The Latest: Sox manager, trophy hit by beer cans at parade
BOSTON (AP) — The Latest on the Red Sox parade in Boston celebrating the team’s World Series win (all times local):
Red Sox manager Alex Cora, one of the team’s championship trophies and a bystander have been hit by errant beer cans thrown during the team’s victory lap through downtown Boston.
Cora is named in court records Wednesday as the victim of a beer can thrown by Patrick Connolly during the World Series celebration.
The 19-year-old Sandwich, Massachusetts, resident was charged with disorderly conduct and assault.
The Boston Globe reports Connolly said he didn’t mean to hit Cora, who wasn’t seriously hurt.
The newspaper said a 20-year-old parade goer suffered a gash on her nose from another thrown beer.
Team spokeswoman Zineb Curran declined to comment, other than to say the incidents were unfortunate but didn’t appear intentional.
She says the World Series trophy would easily be repaired.
Boston police have arrested a man accused of hitting someone with a can of beer thrown during a parade celebrating the World Series-winning Red Sox.
Police say 19-year-old Patrick Connolly, of Sandwich, was charged with disorderly conduct and assault and battery with a dangerous weapon. They say it struck but didn’t injure an unidentified man aboard one of the amphibious duck boats carrying players and their families in Wednesday’s parade.
It wasn’t immediately clear if the beer can Connolly allegedly threw was the same can that hit and damaged a World Series trophy, or if the man it hit was a ballplayer.
Hundreds of thousands of jubilant fans turned out for the procession through downtown Boston to celebrate the fourth Red Sox championship title in 15 years.
Boston’s euphoric street party celebrating the city’s fourth World Series title in 15 years is winding down.
Security was heavy for Wednesday’s duck boat parade carrying the victorious Red Sox through downtown. Police reported no arrests or incidents, but a fan reportedly tossed a full can of beer at one of the boats, and it struck and slightly damaged a World Series trophy.
Hundreds of thousands of jubilant fans skipped school and work to cheer for the team, giving this year’s Halloween a special flavor on a crisp autumn day. Many wore Red Sox gear instead of Halloween costumes.
The Sox defeated the Los Angeles Dodgers in Game 5 on Sunday to bring another championship home.
Members of the World Series championship Boston Red Sox are taking turns hoisting the trophy, triggering deafening cheers from adoring fans.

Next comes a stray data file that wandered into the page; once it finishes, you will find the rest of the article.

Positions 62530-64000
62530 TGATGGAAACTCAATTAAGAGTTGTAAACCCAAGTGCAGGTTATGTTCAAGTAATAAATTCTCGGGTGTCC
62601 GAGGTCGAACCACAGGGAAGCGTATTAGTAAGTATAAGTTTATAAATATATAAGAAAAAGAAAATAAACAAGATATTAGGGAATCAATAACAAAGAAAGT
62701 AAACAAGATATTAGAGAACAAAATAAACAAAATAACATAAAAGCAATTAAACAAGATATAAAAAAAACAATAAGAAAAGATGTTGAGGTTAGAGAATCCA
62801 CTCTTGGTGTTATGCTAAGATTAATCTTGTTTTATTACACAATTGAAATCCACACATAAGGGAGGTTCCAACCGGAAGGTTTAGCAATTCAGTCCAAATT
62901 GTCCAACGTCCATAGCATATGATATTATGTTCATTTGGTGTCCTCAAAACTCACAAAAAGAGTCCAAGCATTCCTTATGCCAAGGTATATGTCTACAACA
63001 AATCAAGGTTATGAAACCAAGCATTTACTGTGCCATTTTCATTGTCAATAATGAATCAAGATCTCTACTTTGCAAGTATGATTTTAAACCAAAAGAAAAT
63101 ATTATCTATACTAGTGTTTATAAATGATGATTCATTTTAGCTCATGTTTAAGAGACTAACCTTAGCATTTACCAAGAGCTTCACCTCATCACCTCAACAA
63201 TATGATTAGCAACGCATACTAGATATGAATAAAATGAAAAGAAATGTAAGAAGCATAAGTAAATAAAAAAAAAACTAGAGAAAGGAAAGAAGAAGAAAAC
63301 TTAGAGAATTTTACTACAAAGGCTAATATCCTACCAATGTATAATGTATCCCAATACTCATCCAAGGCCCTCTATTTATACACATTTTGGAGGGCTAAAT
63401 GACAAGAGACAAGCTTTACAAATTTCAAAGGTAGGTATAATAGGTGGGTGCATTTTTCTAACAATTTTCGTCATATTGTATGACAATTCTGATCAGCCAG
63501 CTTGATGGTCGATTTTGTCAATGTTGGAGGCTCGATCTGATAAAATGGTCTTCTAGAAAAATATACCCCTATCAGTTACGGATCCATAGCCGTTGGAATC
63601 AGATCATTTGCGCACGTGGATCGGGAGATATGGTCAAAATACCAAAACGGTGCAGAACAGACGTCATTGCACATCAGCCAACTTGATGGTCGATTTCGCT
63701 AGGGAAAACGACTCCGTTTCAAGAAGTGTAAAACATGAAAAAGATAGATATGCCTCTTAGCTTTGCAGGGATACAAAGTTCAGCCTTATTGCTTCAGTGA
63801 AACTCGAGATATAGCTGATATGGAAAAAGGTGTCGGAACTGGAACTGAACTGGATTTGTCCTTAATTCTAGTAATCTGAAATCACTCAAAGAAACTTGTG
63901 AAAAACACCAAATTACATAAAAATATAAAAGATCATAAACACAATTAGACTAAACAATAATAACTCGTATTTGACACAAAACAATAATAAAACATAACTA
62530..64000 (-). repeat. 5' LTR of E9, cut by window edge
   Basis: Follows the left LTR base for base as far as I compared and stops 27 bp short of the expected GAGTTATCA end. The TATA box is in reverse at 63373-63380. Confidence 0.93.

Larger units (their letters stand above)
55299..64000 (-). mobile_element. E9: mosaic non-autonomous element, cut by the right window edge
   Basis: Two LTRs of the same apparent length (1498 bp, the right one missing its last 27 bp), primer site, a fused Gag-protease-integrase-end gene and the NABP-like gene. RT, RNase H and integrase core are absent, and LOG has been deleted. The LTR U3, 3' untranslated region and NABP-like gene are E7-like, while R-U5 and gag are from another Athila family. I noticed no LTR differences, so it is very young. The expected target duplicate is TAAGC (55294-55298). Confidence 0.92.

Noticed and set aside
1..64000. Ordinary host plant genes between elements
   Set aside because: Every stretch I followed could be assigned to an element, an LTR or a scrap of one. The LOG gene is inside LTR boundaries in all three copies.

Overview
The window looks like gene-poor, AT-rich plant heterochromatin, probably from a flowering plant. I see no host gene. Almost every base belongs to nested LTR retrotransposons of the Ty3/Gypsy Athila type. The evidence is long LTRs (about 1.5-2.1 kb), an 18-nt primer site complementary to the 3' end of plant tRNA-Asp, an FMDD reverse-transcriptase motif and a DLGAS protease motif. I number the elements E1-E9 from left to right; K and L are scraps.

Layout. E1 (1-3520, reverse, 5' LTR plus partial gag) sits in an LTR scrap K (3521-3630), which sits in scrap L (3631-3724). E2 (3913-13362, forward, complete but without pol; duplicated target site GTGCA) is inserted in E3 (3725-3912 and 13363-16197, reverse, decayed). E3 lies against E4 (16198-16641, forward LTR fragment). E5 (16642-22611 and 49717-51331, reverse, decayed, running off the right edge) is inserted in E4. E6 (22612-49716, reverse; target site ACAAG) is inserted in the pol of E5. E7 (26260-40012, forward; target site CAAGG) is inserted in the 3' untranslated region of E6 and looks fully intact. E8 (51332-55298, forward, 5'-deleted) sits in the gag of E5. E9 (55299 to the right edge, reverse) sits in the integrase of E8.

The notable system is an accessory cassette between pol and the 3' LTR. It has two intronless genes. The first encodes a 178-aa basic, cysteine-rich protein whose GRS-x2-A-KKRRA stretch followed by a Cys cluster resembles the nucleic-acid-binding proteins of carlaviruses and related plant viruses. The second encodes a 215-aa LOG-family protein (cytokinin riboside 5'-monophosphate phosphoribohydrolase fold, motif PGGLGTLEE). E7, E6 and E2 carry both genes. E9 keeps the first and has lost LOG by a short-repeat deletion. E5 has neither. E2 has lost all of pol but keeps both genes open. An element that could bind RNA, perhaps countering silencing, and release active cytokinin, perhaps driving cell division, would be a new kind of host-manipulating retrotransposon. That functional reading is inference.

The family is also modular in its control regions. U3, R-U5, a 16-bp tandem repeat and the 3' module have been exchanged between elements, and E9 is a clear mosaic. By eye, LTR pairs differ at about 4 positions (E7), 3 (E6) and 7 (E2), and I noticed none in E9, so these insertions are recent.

Hundreds of thousands of people lined a parade route Wednesday for a glimpse of their favorite players riding in the city’s iconic amphibious duck boats.
Confetti rained down on the crowds, who screamed their approval and snapped selfies as the procession wound its way through downtown Boston. Players autographed balls and tossed them into the cheering throng.
Security was tight along the route, which took the team past the site of the deadly 2013 Boston Marathon bombings. Authorities had not reported any arrests or incidents as of midday.
The Red Sox beat the Los Angeles Dodgers 5-1 in Sunday’s Game 5 to win their fourth World Series title in 15 years.
Boston is celebrating a not-so-spooky Halloween as the city gleefully cheers its fourth World Series title in 15 years.
Red Sox caps, jerseys and jackets are the favored costumes as hundreds of thousands line the streets downtown for a duck boat parade honoring the championship team.
Jarrick Fidalgo, of New Bedford, was one of many taking advantage of the fact that Wednesday’s parade fell on Halloween.
He wore a Sox jersey and ski hat, but also had his face painted up like the Joker from “Batman.” Fidalgo says it’s his first championship celebration.
The Red Sox beat the Los Angeles Dodgers 5-1 in Sunday’s Game 5 to win their latest title.
Confetti cannons are booming in Boston as huge crowds cheer the Red Sox and their World Series title.
Bits of red, white and blue paper are raining down on fans who have been packing downtown streets on a crisp autumn morning for a glimpse of the ballplayers riding the city’s emblematic amphibious duck boats. The players and members of their families are waving down from the open-roofed vehicles.
Security is heavy for Wednesday’s celebratory parade, with uniformed police officers lining the route and plainclothes officers mingling with the crowds.
Fans are decked out in Red Sox gear, and many have been making anti-Yankees chants, reflecting the fierce and long-running sports rivalry between Boston and New York.
The Red Sox won their fourth championship in the past 15 years with a 5-1 win Sunday over the Los Angeles Dodgers in Game 5.
Sports fans grown accustomed to the success of their beloved teams are lining the streets in the hundreds of thousands to salute the Boston Red Sox on their fourth championship in the last 15 years.
Wednesday’s parade began at venerable Fenway Park and was winding along several major downtown streets. Players, coaches and team officials climbed aboard amphibious duck boats to show off the team’s latest World Series trophy, secured Sunday with a 5-1 win over the Los Angeles Dodgers in Game 5.
Police promised tight security, with no public drinking allowed. Fans are also being asked not to bring in large items such as backpacks, coolers and strollers. Roads were closed and parking limited on many streets in and around the route.
Some fans arrived before dawn to stake out the best vantage point, many clad in Red Sox jerseys, sweatshirts and caps.
During a pre-parade ceremony at Fenway, Red Sox manager Alex Cora thanked fans for supporting the team during what he called a “historic season.”